Afghan government postponing the President’s inauguration ceremony.

World, politics ,international ,Afghanistan ,USA ,news

Afghan President Ashraf Ghani has decided to postpone his inauguration to a new term until March 9th, according to his office, after Washington warned Kabul not to allow the dispute over the election result to hinder reaching a historic agreement allowing the withdrawal of US forces from Afghanistan.

The Afghan presidential elections were held last September, and Ghani was declared the winner of a second term last week. His opponent, President of the Executive Authority Abdullah Abdullah, rejected the election results and promised to form a parallel government.

The dispute between them has cast a shadow over efforts to reach an agreement between the United States and the Taliban that could end the longest American war and open the doors of an unknown future to the war-torn country.

The agreement is expected to be signed in Doha on Saturday. It provides for the withdrawal of thousands of American soldiers from Afghanistan in exchange for various security guarantees from the Taliban with the promise of talks with the government of Ghani in the capital, Kabul.

Ghani did not refer to the talks in an announcement, saying only that the delay was caused by “rumors of the spread of the Corona virus” and allowing more time for foreign figures to arrange their travel.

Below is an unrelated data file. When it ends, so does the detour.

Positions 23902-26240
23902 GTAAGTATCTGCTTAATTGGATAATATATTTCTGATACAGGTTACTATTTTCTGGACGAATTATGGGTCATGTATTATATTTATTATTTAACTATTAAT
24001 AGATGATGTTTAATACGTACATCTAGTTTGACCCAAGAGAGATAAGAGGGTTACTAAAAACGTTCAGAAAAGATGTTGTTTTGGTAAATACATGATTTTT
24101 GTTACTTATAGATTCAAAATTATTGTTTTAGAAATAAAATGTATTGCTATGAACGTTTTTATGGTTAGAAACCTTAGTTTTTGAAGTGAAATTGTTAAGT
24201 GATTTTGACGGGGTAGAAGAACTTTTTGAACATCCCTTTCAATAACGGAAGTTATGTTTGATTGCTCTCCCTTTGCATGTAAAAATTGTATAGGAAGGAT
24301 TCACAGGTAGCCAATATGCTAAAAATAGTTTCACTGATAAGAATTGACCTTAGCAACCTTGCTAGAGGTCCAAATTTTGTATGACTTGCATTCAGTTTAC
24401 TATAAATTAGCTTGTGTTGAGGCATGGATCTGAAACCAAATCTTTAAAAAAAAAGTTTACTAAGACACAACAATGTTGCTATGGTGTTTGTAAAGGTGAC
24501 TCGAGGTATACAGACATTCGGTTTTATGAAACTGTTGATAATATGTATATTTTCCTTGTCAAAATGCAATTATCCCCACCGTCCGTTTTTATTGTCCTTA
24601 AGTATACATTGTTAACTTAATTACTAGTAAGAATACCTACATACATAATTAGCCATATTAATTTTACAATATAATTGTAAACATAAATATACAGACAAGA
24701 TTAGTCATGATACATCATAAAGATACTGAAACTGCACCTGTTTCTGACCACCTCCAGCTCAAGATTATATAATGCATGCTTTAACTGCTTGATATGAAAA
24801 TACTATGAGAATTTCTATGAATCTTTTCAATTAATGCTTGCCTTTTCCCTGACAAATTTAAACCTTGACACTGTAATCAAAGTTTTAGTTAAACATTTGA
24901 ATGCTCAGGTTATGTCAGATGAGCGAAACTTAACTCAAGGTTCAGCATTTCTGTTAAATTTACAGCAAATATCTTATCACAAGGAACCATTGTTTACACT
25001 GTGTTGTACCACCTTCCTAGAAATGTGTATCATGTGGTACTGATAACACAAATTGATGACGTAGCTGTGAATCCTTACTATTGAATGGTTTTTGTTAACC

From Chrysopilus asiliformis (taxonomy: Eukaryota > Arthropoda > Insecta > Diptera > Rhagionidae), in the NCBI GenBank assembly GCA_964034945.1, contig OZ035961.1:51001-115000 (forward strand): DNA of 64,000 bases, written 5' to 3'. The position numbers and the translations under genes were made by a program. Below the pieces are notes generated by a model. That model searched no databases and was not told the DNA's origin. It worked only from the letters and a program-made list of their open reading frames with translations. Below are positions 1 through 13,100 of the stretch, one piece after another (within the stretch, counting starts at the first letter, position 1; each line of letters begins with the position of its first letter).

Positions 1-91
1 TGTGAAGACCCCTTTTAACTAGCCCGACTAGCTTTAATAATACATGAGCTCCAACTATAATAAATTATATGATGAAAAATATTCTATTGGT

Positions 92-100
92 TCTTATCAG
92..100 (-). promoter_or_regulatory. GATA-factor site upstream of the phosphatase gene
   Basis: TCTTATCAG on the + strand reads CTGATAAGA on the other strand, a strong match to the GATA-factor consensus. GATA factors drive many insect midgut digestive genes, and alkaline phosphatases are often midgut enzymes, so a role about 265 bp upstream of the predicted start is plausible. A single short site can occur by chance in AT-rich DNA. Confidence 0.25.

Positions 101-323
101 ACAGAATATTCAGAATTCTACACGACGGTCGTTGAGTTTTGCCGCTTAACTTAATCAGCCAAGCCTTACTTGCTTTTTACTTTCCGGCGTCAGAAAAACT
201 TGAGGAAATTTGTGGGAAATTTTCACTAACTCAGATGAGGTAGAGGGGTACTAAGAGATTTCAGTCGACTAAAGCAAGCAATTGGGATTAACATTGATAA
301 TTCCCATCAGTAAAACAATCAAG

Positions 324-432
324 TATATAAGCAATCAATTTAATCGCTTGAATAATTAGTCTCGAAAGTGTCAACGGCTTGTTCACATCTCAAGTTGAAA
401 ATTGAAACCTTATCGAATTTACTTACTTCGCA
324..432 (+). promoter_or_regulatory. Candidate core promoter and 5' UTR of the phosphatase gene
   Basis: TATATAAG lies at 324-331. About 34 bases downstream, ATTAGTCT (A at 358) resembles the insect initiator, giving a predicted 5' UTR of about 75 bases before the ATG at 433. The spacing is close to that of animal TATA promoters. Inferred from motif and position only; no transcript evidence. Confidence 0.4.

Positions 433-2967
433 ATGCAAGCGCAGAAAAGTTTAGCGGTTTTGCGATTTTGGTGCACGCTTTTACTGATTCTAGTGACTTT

Abdullah also intends to hold his inauguration ceremony as president, but he has not set a date for that yet. Washington fears that the current dispute between the two rivals will harm Kabul’s negotiating position and leave the Taliban in a stronger position in Doha.

A State Department spokeswoman said, “It is time to focus not on electoral politics, but on taking steps toward a lasting peace.”

The US envoy to Afghanistan, Zalmay Khalilzad, called on the president and other leaders to “ensure that the new government is inclusive and reflects the aspirations of all Afghans.”

The Taliban, the United States, and Afghan forces reached an agreement for a week-long partial truce that entered its fifth day on Wednesday.

The truce has reduced the number of Taliban attacks dramatically. However, the situation remains tense as the Ministry of Interior announced the death of 4, including three civilians, in five attacks on Wednesday, and 9 other civilians were injured in a separate bombing in Kabul the same day, and the Taliban immediately denied responsibility for these attacks.



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